Second harmonic generation as a technique to probe buried interfaces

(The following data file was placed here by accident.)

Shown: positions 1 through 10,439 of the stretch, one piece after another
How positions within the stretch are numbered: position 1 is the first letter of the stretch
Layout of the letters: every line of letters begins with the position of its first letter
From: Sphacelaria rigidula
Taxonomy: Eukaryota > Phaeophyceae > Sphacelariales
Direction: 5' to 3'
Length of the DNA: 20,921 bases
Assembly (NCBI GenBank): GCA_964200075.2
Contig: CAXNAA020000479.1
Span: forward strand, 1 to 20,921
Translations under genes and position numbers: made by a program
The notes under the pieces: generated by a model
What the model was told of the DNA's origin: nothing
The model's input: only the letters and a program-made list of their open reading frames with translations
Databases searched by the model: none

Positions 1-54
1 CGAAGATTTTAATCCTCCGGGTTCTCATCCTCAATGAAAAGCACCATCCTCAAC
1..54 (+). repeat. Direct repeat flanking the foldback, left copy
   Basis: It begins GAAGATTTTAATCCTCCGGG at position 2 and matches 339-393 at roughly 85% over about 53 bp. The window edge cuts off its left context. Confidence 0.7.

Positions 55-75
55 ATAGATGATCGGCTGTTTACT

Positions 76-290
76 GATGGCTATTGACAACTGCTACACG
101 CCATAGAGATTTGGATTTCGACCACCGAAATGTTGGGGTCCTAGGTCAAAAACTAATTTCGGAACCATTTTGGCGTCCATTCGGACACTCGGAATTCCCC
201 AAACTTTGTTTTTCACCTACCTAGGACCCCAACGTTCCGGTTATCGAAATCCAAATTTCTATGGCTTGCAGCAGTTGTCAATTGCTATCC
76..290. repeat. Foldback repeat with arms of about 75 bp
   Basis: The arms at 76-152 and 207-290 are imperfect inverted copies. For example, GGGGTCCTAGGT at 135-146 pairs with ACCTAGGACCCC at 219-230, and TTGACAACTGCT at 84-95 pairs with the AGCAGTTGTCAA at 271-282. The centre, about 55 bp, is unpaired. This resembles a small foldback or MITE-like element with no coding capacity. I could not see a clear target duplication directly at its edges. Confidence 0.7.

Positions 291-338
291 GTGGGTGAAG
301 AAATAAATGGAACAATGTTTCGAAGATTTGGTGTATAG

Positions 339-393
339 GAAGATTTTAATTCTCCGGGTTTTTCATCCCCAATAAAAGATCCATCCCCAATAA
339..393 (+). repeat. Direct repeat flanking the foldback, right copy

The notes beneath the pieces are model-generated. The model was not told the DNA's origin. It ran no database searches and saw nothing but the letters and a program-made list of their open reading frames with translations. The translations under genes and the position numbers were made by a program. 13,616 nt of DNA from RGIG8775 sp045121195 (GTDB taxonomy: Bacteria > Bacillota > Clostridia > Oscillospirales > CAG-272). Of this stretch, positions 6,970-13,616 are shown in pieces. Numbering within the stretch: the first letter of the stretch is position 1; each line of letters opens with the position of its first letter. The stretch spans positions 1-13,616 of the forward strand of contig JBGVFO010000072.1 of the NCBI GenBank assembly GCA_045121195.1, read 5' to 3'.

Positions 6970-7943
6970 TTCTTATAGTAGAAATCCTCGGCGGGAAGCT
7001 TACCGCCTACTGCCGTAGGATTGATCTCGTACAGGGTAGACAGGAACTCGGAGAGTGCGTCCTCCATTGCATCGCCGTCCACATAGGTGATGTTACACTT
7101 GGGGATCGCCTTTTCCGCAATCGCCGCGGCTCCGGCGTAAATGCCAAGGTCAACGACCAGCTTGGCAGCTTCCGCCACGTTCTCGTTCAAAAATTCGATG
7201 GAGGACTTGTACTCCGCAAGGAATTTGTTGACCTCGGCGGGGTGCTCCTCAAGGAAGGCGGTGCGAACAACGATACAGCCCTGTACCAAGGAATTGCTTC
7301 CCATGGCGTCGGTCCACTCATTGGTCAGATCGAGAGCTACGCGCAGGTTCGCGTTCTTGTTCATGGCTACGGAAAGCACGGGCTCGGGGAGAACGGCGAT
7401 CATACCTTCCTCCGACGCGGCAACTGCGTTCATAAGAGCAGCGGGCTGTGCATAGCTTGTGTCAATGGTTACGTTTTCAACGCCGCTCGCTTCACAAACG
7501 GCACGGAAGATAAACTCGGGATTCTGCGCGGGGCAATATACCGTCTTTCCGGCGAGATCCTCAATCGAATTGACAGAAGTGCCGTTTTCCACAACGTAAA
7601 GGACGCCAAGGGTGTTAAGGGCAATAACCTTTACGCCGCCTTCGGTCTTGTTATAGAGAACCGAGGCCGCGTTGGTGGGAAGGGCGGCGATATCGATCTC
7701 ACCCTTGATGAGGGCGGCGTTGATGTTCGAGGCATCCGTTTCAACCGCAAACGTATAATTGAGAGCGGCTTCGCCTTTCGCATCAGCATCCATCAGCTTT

Since the advances of femtosecond laser technology during the last decade, optical second harmonic generation (SHG) has proven itself a powerful tool to investigate the electronic and structural properties of semiconductor materials. Its advantage lies in the fact that it is a contact-less, non-intrusive method that can be used in situ. It is sensitive to systems with broken symmetry, in particular interfaces and surfaces. The Si/SiO 2 system is technologically important since it forms a component of most modern electronic equipment. Furthermore, it has been shown that it is possible to induce an electric field across this Interface by means of laser irradiation as a result of defect formation and defect population. This electric field can be measured since it determines the SHG signal. The anisotropy of the SHG signal from the Sl/SiO 2 interface was measured and showed four-fold symmetry, illustrating that the SHG technique was able to characterise the electrical properties of the interface below the 5 nm thick oxide layer.